New York: Contrary to popular assumption, advertising your products in media showing sexual and violent content may not boost sales, says a new study.
“People are so focused on the sex and violence they see in the media that they pay less attention to the advertising messages that appear along with it,” explained co-author of the study Brad Bushman, professor of communication and psychology at The Ohio State University.
“Advertisers should not be so sure that sex and violence can help them sell their products,” Bushman noted.
The researchers analysed the results of 53 different experiments involving nearly 8,500 people, done over 44 years.
Overall, the results published online in the journal Psychological Bulletin showed that programmes featuring violence and sex are not the ideal context for effective advertising.
Their analysis included studies involving a variety of types of media, including print, television, movies and even a few video games.
In all cases, the researchers had studied whether sex and violence affected brand memory, brand attitudes and people’s intention to buy the products advertised.
They found that memory for brands and ads was significantly impaired in programmes containing sex, violence, or both sex and violence.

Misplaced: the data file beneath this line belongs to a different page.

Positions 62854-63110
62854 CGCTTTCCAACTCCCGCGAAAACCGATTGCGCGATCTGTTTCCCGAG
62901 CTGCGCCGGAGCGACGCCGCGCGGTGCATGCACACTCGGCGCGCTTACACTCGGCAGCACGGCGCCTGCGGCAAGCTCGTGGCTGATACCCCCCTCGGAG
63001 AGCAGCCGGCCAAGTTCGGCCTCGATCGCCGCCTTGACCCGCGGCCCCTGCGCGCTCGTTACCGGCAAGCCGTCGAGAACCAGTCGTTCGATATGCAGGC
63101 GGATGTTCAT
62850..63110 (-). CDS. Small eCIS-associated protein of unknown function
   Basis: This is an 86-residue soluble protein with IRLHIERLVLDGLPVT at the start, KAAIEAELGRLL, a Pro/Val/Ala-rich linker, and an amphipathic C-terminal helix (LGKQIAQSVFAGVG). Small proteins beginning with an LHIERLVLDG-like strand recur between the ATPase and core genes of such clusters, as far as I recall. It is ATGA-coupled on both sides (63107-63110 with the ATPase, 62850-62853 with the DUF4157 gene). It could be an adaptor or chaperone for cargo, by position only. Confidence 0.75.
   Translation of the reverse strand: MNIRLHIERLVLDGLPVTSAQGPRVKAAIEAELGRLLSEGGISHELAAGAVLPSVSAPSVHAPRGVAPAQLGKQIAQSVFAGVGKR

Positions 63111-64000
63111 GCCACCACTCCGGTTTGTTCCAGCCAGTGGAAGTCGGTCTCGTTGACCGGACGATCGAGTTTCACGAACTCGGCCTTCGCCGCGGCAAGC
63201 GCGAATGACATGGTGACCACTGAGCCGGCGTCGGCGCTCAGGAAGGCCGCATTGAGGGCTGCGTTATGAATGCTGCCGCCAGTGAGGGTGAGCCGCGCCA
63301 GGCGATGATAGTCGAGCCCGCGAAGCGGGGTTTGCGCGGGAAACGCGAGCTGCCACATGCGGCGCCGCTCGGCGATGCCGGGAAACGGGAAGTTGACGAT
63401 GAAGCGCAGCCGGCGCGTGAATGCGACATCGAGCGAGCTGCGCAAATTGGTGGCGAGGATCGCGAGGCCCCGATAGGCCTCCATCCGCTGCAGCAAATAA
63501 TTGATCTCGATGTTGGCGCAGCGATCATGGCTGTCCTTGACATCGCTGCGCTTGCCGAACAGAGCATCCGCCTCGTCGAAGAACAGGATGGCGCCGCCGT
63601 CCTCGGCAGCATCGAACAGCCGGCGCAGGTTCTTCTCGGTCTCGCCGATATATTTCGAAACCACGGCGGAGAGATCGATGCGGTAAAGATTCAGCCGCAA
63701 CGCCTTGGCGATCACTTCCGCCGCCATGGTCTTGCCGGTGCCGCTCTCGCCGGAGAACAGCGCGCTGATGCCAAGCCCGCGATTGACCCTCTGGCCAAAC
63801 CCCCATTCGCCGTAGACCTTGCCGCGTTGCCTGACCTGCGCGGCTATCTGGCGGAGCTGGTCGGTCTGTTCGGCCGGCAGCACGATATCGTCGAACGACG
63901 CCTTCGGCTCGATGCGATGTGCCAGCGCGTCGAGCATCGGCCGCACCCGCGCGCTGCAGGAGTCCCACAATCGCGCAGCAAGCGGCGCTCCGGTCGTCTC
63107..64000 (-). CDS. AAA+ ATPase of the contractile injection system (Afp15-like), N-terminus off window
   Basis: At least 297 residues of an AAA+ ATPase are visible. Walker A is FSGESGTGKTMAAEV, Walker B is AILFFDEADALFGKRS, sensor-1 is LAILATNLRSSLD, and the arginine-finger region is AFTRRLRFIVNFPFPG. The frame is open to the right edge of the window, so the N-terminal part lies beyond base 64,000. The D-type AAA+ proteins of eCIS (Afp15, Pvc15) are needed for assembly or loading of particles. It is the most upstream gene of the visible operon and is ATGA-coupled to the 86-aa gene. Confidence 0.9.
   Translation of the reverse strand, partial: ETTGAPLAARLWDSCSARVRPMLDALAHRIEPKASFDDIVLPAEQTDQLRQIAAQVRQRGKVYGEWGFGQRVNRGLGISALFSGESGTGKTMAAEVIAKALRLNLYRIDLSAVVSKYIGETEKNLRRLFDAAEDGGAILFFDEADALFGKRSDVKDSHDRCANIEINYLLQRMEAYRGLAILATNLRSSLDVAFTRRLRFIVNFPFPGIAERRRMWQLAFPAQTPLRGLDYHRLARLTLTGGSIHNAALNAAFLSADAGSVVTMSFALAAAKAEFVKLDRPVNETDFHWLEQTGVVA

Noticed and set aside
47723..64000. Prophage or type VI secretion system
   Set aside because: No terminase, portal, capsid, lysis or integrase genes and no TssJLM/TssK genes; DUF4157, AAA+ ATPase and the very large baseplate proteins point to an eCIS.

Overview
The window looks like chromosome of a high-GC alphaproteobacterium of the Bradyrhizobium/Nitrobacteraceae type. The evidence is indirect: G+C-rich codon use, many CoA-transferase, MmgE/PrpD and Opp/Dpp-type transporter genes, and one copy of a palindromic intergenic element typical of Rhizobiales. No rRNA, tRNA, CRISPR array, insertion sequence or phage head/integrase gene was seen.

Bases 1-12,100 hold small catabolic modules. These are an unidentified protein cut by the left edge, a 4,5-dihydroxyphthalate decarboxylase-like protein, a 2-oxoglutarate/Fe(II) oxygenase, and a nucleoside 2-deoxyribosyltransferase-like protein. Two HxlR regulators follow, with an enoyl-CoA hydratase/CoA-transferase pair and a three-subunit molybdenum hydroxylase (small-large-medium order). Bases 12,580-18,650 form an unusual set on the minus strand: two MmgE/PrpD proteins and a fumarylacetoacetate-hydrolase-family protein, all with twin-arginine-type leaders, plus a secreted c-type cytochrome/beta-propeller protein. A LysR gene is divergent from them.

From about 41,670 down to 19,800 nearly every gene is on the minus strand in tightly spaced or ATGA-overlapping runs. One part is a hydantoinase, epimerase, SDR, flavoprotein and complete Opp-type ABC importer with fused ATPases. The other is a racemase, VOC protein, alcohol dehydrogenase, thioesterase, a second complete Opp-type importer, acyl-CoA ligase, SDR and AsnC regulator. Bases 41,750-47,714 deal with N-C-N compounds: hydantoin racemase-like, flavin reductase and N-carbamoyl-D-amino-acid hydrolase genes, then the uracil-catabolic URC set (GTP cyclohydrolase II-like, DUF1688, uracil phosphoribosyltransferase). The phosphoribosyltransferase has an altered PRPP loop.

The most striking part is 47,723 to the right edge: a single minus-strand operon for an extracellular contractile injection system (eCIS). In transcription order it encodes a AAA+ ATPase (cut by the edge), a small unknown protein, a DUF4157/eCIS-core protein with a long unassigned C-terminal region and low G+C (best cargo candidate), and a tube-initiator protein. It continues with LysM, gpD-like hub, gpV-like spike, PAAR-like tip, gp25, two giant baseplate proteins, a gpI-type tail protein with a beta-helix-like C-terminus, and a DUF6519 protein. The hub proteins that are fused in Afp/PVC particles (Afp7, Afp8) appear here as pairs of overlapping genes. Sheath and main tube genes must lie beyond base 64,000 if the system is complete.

Overall, people had less favourable attitudes toward brands that advertised in violent media compared to neutral media.
And people reported less intention to buy brands that were advertised in media containing violence, sex or both, compared to the same brands in media containing no sex or violence.
However, memory for ads and buying intentions were both improved when the ad content and the media content were matching in terms of sex and violence. For example, violent ads worked best when they were paired with violent programmes.
Sexual ads did not hurt brand attitudes and buying intentions overall. But the higher the levels of sexual content in the ads, the more negative the attitude people had toward the brand and the less likely they were to say they would buy the product, the study said.